You are not permitted to download, save or email this image. Visit image gallery to purchase the image.
He is a very happy man, made even happier by his first-equal placing in the Young Vegetable Grower of the Year competition held recently in Christchurch.
It was a joint win with Auckland grower Gurjant Singh.
Lincoln Roper (18), of Roper and Son, near Lincoln, was runner-up.
It was the first time in the competition's history there had been two winners.
Originally from Chile, Esteban (30) came to New Zealand with a bachelor's degree in agriscience and spent time working in the industry in Horowhenua before heading south.
He is the production agronomist for Leaderbrand South Island, based near Chertsey, just north of Ashburton. He lives in Rolleston with his wife, Yasna, also an agronomist.
Among his responsibilities, Esteban oversees the planting, sowing schedules and pest/disease control at the 400ha property.
They grow seven main crops: broccoli, lettuce, cauliflower, cabbage and (seasonally) asparagus, squash and pumpkin. They also grow peas, barley, bunching onions, lucerne and grass crops for seed and cover.
Esteban loves it. He has the support of management and works with a friendly crew.
His degree and his experience mean he knows a lot about growing vegetables.
He entered the competition with the encouragement of his boss, Leaderbrand South Island's Mike Arnold.
Preparing for the competition lifted Esteban out of his comfort zone as he created a marketing plan for broccoflower (a broccoli/cauliflower cross) and gave impromptu speeches to his workmates during breaks for practice.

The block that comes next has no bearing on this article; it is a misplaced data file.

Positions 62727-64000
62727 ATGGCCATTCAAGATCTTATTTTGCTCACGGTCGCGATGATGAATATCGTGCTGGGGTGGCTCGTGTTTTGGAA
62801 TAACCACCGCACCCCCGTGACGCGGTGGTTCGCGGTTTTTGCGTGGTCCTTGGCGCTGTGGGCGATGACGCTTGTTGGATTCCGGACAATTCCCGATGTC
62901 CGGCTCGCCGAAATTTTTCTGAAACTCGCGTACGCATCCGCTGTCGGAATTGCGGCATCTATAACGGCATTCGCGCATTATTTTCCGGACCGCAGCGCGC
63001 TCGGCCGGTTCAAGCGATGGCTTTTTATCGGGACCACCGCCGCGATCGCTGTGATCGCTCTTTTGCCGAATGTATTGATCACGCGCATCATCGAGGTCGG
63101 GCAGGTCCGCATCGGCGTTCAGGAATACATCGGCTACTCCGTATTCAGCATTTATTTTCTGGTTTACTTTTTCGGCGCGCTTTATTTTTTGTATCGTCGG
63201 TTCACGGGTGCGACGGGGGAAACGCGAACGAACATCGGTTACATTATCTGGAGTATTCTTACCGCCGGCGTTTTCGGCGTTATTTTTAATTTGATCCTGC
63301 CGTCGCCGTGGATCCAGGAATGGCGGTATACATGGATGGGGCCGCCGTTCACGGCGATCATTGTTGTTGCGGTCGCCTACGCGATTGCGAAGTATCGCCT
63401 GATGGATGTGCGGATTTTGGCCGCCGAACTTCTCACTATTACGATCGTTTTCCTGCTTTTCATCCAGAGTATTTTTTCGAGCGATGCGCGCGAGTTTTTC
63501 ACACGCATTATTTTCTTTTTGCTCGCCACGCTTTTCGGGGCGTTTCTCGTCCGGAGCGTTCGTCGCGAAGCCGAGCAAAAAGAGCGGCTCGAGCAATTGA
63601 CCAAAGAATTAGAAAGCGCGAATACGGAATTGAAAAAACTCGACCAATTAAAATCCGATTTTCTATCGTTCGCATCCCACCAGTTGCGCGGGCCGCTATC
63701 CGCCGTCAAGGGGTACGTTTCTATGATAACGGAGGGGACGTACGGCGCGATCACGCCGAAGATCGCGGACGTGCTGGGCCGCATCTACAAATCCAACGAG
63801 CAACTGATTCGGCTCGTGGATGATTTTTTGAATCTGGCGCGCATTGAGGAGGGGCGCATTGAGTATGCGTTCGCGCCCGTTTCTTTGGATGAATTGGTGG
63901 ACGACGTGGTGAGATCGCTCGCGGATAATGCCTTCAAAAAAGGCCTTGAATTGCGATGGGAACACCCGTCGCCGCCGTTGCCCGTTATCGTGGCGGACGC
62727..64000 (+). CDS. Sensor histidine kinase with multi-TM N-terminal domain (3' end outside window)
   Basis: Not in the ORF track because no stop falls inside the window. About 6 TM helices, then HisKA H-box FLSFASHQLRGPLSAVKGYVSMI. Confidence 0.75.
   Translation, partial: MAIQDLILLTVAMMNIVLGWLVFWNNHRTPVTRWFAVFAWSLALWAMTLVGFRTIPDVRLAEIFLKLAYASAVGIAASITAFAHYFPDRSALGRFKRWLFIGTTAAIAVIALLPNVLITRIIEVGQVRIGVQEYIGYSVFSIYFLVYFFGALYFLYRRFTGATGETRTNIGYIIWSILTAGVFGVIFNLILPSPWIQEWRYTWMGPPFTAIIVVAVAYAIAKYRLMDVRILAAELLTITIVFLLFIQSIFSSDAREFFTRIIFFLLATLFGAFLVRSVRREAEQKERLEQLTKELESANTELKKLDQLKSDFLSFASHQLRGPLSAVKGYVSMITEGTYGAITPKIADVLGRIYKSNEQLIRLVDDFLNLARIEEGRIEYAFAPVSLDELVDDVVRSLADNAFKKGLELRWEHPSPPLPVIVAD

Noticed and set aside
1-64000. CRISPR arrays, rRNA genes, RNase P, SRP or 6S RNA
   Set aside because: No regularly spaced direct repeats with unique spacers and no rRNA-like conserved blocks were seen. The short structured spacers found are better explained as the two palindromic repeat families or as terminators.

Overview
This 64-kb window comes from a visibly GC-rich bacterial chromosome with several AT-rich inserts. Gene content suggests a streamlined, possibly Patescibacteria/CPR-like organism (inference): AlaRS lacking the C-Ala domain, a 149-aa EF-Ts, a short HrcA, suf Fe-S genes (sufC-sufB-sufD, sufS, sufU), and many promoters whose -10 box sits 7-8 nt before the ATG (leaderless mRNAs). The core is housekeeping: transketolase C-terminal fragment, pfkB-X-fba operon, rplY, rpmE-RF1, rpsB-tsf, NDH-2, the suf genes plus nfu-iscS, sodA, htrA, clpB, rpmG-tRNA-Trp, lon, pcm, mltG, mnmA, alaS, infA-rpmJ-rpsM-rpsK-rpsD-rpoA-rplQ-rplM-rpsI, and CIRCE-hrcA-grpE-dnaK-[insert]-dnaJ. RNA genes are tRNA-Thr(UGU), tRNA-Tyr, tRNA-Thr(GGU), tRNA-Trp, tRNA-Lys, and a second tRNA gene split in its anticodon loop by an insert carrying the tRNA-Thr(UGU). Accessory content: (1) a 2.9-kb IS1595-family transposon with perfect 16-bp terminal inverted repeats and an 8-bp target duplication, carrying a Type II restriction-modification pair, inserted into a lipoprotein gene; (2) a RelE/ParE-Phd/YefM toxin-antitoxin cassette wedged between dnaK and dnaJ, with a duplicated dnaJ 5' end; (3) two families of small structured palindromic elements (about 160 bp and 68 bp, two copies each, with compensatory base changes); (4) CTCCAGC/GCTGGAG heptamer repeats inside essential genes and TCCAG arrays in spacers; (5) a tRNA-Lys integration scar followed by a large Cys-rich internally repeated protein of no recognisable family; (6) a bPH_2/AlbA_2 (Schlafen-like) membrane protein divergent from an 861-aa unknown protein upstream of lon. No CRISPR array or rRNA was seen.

But the win came as a total surprise.
''I was nervous to begin, but as the day progressed I got more and more confident. The other contestants were great, hard-working and motivated, and it's been great to compete beside them.''
Esteban saw the win as a chance to network with other people in the industry.
The other joint winner, Gurjant, came from a farming background in Punjab, India. He moved to New Zealand and studied horticulture at Manukau Institute of Technology. He is an assistant grower at T&G (Turners & Growers) in Favona, Auckland.
The men will compete in the Young Grower of the Year 2018 title in Napier on August 21 and 22.
Esteban said he knew why they did things in the industry, but planned to learn more about how to do things to help win the final, such as more forklift practice.
The day-long competition in Christchurch put five entrants through a series of practical and theoretical challenges designed to test the skills needed to run a successful vegetable growing business. It covered pest identification through to forklift proficiency, and included creating a marketing plan and giving a three-minute speech on bridging the urban/rural divide.
-By Toni Williams